[r6rs-discuss] [OT] Should compilers preserve termination?
bear at sonic.net
Thu Mar 8 20:00:04 EST 2007
After reading all the comments about preservation of
nonterminating behavior, I think I see things from
a different perspective than I started with, and I've
reached a conclusion that's more broadly applicable
than just nontermination.
My initial response was that the code should do exactly
what it says it does - and if it describes a nonterminating
process, then the process should not terminate, because
people might conclude incorrect things (like a mathematical
termination property, which they'll never ever be able to
prove) from the termination of that code.
But the other camp says that "we presume that the code is
error-free; if the only non-error result is known in
advance, we may optimize the process by eliding the
Now, on its face, this implies that "it is an error" to
create code describing a nonterminating process, and that
the implementation may handle errors however it wants.
It's analagous to code that accepts a programmer declaration
for a type that the compiler cannot infer; if the programmer
is wrong, the results of the computation are undefined
because a bit pattern with no typetag will be misinterpreted.
In this case, the (implicit) declaration is that the code
terminates; we make a strong assumption, and if we are wrong
in that assumption, then we get a result where otherwise
we would get a nonterminating process.
But requiring a compiler mode that "reports all errors"
is most clearly impossible in this case, for reasons that
should become clear if you think about it forever.
And as I think about it, the idea that someone might
erroneously conclude that a mathematical termination
property exists (without proving it) is pernicious in
itself. No rigorous proof of the termination property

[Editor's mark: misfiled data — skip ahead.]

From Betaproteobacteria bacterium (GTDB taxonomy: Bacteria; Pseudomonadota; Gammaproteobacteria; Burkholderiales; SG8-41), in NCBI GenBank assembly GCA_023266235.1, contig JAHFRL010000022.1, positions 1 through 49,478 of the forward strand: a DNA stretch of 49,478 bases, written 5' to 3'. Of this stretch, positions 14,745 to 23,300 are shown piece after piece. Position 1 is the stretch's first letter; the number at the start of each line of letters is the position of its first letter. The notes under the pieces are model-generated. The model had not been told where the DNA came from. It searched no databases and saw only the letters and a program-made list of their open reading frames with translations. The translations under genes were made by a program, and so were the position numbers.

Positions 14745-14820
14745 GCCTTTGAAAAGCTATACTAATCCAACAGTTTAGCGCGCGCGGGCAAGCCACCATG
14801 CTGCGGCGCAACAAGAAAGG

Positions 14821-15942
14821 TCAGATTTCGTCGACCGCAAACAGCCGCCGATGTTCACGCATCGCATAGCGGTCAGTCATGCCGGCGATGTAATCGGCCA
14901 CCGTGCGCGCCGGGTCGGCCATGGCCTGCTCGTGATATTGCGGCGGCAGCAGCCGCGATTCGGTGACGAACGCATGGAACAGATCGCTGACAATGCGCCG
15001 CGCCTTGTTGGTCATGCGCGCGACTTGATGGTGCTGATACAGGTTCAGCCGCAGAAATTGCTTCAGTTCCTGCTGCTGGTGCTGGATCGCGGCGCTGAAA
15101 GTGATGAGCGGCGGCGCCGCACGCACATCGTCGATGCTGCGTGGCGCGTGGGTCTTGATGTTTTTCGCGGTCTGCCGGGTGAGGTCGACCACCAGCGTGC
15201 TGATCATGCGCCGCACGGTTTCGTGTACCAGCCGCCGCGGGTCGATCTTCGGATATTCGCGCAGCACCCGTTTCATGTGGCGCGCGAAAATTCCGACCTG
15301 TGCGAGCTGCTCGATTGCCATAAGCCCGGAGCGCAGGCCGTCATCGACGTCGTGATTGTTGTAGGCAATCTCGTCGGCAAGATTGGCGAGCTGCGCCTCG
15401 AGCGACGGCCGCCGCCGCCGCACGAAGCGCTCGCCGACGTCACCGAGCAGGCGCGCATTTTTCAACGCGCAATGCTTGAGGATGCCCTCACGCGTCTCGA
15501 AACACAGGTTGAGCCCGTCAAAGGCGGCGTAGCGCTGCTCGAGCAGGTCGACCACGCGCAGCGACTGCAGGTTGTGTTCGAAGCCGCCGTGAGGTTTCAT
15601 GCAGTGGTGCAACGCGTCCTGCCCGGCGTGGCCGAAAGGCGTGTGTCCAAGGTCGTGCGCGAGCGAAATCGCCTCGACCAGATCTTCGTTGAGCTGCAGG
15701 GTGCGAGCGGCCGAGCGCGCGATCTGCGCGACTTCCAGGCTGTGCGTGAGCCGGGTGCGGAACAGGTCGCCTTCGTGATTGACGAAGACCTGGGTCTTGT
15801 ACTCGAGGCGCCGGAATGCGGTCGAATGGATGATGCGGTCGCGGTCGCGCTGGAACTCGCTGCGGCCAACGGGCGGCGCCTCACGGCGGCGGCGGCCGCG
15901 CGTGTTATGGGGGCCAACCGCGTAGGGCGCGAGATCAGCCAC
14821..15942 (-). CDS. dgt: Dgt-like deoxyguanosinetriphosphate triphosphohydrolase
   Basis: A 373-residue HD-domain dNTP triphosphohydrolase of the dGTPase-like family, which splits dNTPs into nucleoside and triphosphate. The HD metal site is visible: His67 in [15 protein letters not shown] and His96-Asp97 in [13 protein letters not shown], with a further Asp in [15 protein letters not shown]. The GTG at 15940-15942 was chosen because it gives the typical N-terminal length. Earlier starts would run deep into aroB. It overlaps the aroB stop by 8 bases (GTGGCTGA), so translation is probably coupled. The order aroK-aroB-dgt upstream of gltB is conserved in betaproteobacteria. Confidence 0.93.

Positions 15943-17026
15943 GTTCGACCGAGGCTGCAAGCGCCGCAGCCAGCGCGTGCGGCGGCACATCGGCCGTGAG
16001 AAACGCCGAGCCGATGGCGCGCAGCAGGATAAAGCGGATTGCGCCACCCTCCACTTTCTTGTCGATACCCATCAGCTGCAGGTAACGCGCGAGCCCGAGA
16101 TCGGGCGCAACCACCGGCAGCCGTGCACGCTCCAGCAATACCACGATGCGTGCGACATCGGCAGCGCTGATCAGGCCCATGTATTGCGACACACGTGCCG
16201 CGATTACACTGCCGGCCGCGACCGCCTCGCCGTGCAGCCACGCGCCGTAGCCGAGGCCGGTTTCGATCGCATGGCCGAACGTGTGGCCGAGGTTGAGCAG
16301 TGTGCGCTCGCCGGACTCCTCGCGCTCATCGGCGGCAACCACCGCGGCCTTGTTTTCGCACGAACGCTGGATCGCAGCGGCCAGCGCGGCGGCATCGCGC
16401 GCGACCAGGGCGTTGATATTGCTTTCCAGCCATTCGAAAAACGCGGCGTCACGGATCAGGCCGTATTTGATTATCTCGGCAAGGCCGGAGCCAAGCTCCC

can be had in this circumstance, and no one whose opinion
is supposed to *matter* should ever fall into the trap of
testing something in a few cases and then assuming a
universal law. All that a thousand trials in code will give
you is an idea that in *practice* nonterminating cases
are rare. And if the system simply *defines* nontermination-
or-single-result cases as having the single result, this
"practical termination property" is true anyway.
I think we come down to this point, and my final recommendation
on the matter - which is more broadly applicable than just talking
about nontermination itself. The standard needs to say explicitly
that if an implementation can prove that there is only one possible
return value from an error-free execution of some code, then
it may elide the execution of the code and return that value.
"error-free" in this context needs to be defined rigorously though;
nontermination is the only error I can think of right now that is
neither statically provable, nor reliably detectable at runtime.
For that reason, nontermination *is* such a critical error. I
cannot think of others, but if there are any, they should be handled
the same way.
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